According to CNN, the captain of the El Faro cargo ship that is presumed to have sunk during Hurricane Joaquin reported a hull breach, blown scuttle and the presence of water onboard the vessel before it went missing.
The National Transportation and Safety Board, which is investigating the ship’s disappearance, has confirmed the communication of issues aboard. The El Faro never made it to Puerto Rico after leaving from Jacksonville earlier this month. There were 33 people aboard the vessel who are believed to be dead.
The NTSB reported last week that a recorded call from the ship’s captain on October 1 reported the issues. The captain said the vessel lost its main propulsion unit and its engines were unable to function. The vessel’s last reported position was about 20 miles from the edge of the hurricane’s eye, the NTSB reported.
Additionally, investigators have discovered that the vessel successfully “completed the American Bureau of Shipping class and statutory surveys in February, meeting all regulations and rules,” and that its last annual inspection was performed in March.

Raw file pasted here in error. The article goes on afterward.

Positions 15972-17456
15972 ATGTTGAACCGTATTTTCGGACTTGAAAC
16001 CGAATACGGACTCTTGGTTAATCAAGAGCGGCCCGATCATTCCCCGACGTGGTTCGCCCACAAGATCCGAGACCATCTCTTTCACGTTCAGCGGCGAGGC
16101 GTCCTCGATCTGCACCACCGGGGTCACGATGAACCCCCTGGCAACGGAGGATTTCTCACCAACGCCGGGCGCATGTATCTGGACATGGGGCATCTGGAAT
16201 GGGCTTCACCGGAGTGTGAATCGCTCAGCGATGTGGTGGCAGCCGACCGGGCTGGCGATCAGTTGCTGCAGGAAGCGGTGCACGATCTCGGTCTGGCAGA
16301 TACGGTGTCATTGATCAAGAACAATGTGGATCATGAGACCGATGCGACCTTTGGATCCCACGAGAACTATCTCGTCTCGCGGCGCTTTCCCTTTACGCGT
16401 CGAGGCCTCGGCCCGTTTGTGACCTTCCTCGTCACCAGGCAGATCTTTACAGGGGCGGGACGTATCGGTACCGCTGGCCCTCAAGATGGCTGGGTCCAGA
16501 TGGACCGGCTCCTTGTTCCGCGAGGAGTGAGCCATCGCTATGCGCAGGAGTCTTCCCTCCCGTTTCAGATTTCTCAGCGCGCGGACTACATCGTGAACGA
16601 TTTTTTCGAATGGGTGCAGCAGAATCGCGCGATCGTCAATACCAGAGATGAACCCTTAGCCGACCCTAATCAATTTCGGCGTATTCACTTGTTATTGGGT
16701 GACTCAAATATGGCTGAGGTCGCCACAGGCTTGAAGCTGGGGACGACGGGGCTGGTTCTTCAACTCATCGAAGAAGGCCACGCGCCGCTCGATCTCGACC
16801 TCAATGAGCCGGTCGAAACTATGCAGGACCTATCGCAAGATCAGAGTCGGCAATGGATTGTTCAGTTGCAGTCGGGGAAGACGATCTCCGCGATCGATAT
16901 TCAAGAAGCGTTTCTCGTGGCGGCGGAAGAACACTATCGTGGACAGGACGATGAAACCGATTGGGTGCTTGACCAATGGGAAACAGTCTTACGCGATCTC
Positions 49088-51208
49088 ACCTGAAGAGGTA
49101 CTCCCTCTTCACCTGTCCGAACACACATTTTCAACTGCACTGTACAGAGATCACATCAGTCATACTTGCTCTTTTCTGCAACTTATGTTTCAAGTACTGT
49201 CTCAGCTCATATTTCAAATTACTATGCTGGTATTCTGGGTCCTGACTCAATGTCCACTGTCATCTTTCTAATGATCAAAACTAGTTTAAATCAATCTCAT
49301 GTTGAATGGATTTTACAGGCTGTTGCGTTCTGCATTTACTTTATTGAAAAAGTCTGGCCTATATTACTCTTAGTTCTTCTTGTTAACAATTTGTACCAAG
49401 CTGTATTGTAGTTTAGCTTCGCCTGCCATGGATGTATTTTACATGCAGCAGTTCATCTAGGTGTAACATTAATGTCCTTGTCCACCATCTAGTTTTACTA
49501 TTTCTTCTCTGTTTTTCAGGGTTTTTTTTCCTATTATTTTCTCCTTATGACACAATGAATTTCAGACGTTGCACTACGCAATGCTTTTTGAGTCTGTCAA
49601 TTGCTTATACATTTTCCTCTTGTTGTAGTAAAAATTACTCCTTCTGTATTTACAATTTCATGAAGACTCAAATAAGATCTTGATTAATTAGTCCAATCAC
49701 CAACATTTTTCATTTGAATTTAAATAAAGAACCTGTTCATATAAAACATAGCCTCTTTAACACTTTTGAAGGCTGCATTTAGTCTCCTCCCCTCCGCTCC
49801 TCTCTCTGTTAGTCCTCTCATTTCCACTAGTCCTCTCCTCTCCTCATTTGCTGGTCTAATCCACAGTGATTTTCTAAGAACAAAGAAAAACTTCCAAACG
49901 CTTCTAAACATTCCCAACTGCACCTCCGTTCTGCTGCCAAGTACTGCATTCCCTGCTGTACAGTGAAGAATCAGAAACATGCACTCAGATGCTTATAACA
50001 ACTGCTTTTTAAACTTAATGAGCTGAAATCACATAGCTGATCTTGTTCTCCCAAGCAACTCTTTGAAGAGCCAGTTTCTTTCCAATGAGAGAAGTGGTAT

In September, the ship’s owner, TOTE Maritime, allegedly shut down one of the vessel’s two boilers so that it could be inspected independently. A service company recommended that both boilers aboard the ship be repaired, which was scheduled to take place in November.
Safety drills aboard the vessel were allegedly performed on a weekly basis and the ship met stability criteria before it left from Jacksonville. It is still unknown why the ship made a voyage in dangerous conditions.
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Continue to follow our blog for more news about El Faro. As we reported last week, it is not unusual for vessel operators to seek a Petition for Limitation of Liability in an attempt to limit the amount of damages they will have to pay when disasters like this occur.
Our maritime trial lawyers are not afraid to fight Petitions for Limitation of Liability and have obtained many verdicts and settlements for victims and their family members.
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